Paid parking plan is aired

BAR HARBOR — A plan to institute paid parking in municipal parking lots and along Main Street, West Street, Cottage Street, Mount Desert Street and Firefly Lane during the peak tourist season from May to October found mixed reactions from residents, employees and business owners at a public meeting Monday.

More than 30 people attended the meeting where the town’s Parking Solutions Task Force presented their draft recommendations and sought feedback ahead of a planned presentation to the Town Council Dec. 6.

The task force was appointed this summer and charged with making recommendations to the council to implement the “Bar Harbor Backyard Parking Study” final recommendations, according to the group’s bylaws.

“The rationale for paid parking, along with a corresponding permit system for employees and residents, is an attempt to allocate among many users a scarce public resource,” the group’s draft report says.

Residents and employees would be granted permits allowing free parking in residential areas, freeing up most of the prime on-street and lot parking for visitors and customers. The group did not decide on a time limit for meters.

Steve Cornell, a bed and breakfast owner who also works for the town, lives on one of the streets proposed for employee parking. “I don’t see you telling all the employees in town to come park on my street as a quality of life thing,” he said.

Task force member Matt Hochman said the task force would continue to seek feedback, even after a plan is implemented. “We want to hear: on your street, is this reducing traffic, or increasing it?”

He said encouraging visitors to leave their cars at their hotels, motels or campgrounds would be important. Increased fines and increased enforcement also are part of the plan, he said. The town’s consultants recommended fines in the $50 range, about three times the cost of parking all day at a meter or in a lot.

Police Chief Jim Willis told the task force the program would make enforcement of parking rules easier for the police department, Hochman said.

Paul Murphy, general manager of the company that operates the Island Explorer bus system, said $50 is more than some major cities charge for parking violations.

He said the proposal could increase bus ridership on the Eden Street route by 35 percent. “In the short term, we don’t have the capacity to be part of the solution,” he said.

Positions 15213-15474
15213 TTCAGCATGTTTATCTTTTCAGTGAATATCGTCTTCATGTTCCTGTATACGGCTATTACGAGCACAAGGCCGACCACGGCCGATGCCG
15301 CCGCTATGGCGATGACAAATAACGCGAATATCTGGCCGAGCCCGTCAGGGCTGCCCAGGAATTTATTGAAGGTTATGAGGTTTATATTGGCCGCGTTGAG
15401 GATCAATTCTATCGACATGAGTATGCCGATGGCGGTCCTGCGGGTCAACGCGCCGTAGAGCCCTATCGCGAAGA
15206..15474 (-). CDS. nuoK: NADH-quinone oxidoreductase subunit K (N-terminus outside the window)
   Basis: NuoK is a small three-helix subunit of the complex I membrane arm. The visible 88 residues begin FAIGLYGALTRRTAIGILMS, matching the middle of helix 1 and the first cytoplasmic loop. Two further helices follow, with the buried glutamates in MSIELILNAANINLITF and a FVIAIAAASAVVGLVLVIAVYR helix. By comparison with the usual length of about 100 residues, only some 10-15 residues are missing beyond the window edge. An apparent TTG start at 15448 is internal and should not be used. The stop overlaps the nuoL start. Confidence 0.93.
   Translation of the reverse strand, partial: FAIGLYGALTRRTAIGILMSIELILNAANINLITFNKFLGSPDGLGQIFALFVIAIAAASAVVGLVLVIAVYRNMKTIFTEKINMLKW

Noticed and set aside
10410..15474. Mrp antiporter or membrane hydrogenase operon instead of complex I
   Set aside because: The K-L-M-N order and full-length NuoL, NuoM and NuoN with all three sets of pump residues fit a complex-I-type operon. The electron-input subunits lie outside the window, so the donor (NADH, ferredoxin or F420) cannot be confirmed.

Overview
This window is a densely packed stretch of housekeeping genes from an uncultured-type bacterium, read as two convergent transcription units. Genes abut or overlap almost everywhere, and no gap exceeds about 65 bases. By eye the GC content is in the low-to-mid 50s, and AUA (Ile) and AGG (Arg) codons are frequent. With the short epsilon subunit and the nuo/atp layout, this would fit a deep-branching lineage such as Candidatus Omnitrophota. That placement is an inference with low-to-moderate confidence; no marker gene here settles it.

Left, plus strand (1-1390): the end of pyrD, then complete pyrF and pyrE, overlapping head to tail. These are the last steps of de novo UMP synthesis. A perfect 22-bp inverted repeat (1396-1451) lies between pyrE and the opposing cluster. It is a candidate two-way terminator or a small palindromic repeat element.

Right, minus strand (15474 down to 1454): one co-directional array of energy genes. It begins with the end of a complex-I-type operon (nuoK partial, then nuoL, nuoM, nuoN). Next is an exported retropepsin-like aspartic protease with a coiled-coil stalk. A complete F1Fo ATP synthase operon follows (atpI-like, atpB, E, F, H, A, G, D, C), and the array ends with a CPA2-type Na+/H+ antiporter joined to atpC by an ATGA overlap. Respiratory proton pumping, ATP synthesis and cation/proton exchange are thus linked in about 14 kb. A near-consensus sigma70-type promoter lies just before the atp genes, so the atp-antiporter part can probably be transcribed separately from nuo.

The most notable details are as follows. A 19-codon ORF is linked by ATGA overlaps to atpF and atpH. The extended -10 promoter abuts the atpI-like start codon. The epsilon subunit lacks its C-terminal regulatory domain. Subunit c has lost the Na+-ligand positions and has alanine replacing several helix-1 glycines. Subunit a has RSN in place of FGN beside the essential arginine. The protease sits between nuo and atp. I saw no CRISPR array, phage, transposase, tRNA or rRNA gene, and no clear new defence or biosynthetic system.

“I came here to oppose the meters,” resident Laureen Donnelly said, “but you all have done a thorough job. I’d be willing to try it.”

She and others mentioned a 2010 zoning change that did away with a requirement that nonlodging businesses provide parking.

“I think it was a mistake to vote not to require parking. We’ve got buildings with parking lots we’re gonna lose,” she said.

The plan does not create any new parking places, task force members said, but could both manage existing parking better and raise funds for future parking development.

Task force member Jill Goldthwait said “the town’s conversation about its carrying capacity,” or concerns about overcrowding, is outside the scope of the parking plan. But she said she hoped that “broader conversation” can continue.

The proposal includes creation of a parking fund, similar to the town’s existing cruise ship fund. It would be separate from the town’s general fund, but would be subject to approval under the budget process, including Warrant Committee review.

Members of the task force are Mary Booher, Dick Cough, Erin Early-Ward, Jill Goldthwait, Liz Kase, Sherry Rasmussen, Eben Salvatore and Martha Searchfield. Hochman is the council representative and John Kelly is a nonvoting representative from Acadia National Park.

Liz Graves

Liz Graves

Reporter at Mount Desert Islander
Former Islander reporter and editor Liz Graves grew up in California and came to Maine as a schooner sailor.

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